Just days before egg retrieval date, I got the call that the doctor was cancelling our cycle.
He felt it would be a waste to proceed as only three or four follicles were growing. We converted that cycle into an IUI just as a Hail Mary but unfortunately we did not get pregnant. This is the moment I remember realizing things were going to be much more difficult than either of us had anticipated. I also got very sick after this first round of stimming as I have an autoimmune disorder called Chronic Fatigue Syndrome and the stress to my body from all of the hormones brought on a flare- up requiring me to have my heart monitored for several weeks.
Alas, what do we do…we pick ourselves right back up because that’s what we do in this community of men and women struggling to overcome infertility.
We are all warriors and as warriors we get back up and continue to fight.
The next month we started stimming again on much higher doses and now we were unable to cancel as OHIP (provincial health insurance) will only let you cancel once. We had our egg retrieval in February which resulted in four eggs being retrieved. We thought this was no big deal and that we could definitely get at least two embryos from that as we were told to prepare to lose 50% of the amount of embryos you start off with.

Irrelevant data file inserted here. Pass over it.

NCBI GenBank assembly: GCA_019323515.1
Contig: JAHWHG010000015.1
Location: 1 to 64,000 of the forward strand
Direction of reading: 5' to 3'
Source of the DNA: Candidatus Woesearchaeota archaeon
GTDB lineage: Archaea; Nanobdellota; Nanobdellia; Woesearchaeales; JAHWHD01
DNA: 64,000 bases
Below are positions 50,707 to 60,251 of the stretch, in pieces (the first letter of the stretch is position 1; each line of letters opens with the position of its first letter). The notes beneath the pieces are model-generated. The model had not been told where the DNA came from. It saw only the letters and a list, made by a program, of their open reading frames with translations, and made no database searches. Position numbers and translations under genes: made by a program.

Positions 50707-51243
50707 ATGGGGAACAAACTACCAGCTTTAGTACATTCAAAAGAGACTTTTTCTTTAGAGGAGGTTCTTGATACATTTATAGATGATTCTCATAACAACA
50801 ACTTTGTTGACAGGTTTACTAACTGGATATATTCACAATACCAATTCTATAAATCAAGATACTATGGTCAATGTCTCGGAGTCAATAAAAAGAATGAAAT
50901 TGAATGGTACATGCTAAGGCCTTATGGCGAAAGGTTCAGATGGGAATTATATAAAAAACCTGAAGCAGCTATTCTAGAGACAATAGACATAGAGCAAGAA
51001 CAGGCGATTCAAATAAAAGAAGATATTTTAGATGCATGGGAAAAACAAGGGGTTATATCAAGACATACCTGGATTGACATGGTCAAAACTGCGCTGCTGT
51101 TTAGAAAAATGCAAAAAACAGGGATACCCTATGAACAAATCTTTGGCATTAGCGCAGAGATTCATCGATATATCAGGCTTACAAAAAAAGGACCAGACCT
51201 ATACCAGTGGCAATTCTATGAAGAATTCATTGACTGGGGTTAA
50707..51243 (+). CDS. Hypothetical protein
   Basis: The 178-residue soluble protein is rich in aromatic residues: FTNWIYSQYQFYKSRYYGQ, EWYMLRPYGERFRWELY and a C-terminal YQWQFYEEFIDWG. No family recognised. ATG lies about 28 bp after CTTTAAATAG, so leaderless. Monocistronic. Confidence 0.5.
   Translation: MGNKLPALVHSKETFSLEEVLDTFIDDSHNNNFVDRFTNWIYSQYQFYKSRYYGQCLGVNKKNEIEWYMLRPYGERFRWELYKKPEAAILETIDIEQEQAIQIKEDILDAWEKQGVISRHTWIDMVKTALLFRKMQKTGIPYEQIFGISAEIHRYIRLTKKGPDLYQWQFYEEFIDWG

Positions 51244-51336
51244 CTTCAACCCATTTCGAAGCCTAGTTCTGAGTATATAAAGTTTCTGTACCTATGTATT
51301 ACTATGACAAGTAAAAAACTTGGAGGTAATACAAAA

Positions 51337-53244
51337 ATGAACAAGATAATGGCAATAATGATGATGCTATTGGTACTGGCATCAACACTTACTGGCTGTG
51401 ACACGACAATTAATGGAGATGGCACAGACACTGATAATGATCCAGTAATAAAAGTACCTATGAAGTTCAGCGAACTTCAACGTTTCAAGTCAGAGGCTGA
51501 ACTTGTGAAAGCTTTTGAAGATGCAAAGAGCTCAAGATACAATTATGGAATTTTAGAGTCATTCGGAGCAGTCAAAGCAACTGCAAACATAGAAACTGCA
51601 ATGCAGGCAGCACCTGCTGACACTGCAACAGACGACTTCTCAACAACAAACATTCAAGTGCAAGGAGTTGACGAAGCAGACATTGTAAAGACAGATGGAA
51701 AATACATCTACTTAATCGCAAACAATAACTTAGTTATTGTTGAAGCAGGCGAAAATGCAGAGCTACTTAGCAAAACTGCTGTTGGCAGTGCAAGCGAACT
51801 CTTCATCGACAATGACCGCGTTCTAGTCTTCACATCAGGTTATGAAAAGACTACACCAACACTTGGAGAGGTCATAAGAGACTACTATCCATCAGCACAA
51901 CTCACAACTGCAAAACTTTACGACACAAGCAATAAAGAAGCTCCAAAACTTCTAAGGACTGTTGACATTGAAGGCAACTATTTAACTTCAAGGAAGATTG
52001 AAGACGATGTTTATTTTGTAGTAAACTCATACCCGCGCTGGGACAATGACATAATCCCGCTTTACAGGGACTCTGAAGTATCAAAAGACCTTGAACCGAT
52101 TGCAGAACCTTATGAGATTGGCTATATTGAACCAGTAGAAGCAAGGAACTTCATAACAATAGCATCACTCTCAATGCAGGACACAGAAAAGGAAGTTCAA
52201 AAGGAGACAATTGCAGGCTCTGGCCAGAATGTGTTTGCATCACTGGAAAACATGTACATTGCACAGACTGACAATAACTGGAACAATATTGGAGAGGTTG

Well we got zero. On Day 5 only one embryo had survived but it was barely even a morula. The doctor suggested we go ahead and transfer while hoping for the best as it would never survive being frozen. Unfortunately, the transfer was unsuccessful and we were not pregnant, yet again. Here we were at the end of our funded cycle with nothing to show for it. Four months of cancellations and medications and heartbreak and we ended up with nothing. No one ever prepared us for this outcome.
We didn’t know what to do next.
We took a few months off and we proceeded to pay for a second cycle of IVF which resulted in nine eggs but again on Day 5 we had no embryos. Why was this happening to us?! Were my eggs so terrible that not even one could continue to make it? Panic began to set in as the reality that this may never happen for us began to be a very real possibility.